Anti-obesity medication or weight loss medications are pharmacological agents that reduce or control weight. These medications alter one of the fundamental processes of the human body, weight regulation, by altering either appetite, or absorption of calories. The main treatment modalities for overweight and obese individuals remain dieting and physical exercise.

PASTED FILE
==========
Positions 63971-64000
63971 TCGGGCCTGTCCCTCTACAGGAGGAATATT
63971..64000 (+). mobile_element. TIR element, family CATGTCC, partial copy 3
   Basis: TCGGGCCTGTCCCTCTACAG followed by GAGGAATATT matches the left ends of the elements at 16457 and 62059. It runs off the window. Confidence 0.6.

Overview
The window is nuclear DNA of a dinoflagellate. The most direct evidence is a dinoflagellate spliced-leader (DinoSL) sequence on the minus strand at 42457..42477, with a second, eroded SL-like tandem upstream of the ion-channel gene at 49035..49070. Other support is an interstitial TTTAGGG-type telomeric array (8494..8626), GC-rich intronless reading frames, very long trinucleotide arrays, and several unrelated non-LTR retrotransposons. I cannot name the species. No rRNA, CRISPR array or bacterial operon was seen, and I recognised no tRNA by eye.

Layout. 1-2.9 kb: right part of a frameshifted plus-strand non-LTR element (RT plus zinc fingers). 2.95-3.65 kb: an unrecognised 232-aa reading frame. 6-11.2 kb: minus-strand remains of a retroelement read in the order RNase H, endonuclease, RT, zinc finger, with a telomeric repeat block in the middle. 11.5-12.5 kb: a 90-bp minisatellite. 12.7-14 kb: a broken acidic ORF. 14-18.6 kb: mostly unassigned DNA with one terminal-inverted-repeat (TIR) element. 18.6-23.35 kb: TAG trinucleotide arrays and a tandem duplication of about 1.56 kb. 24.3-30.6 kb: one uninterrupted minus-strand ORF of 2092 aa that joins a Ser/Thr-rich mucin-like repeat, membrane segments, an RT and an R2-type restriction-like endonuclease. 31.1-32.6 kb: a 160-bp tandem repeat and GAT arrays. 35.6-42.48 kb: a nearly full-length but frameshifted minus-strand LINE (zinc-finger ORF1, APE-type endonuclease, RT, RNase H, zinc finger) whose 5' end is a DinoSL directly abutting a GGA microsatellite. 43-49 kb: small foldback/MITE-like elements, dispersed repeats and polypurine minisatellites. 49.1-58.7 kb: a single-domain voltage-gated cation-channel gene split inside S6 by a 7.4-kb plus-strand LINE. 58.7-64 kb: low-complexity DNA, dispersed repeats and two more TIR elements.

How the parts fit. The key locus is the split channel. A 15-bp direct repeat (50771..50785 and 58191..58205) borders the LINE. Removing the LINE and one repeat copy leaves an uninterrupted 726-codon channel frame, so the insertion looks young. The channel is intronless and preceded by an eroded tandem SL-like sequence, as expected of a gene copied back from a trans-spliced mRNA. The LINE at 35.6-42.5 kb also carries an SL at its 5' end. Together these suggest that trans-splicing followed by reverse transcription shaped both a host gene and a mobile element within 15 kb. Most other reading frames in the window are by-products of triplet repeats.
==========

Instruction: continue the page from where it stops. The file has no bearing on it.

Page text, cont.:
In the United States orlistat (Xenical) is currently approved by the FDA for long-term use. It reduces intestinal fat absorption by inhibiting pancreatic lipase. Rimonabant (Acomplia), a second medication, works via a specific blockade of the endocannabinoid system. It has been developed from the knowledge that cannabis smokers often experience hunger, which is often referred to as "the munchies". It had been approved in Europe for the treatment of obesity but has not received approval in the United States or Canada due to safety concerns. The European Medicines Agency in October 2008 recommended the suspension of the sale of rimonabant as the risks seem to be greater than the benefits.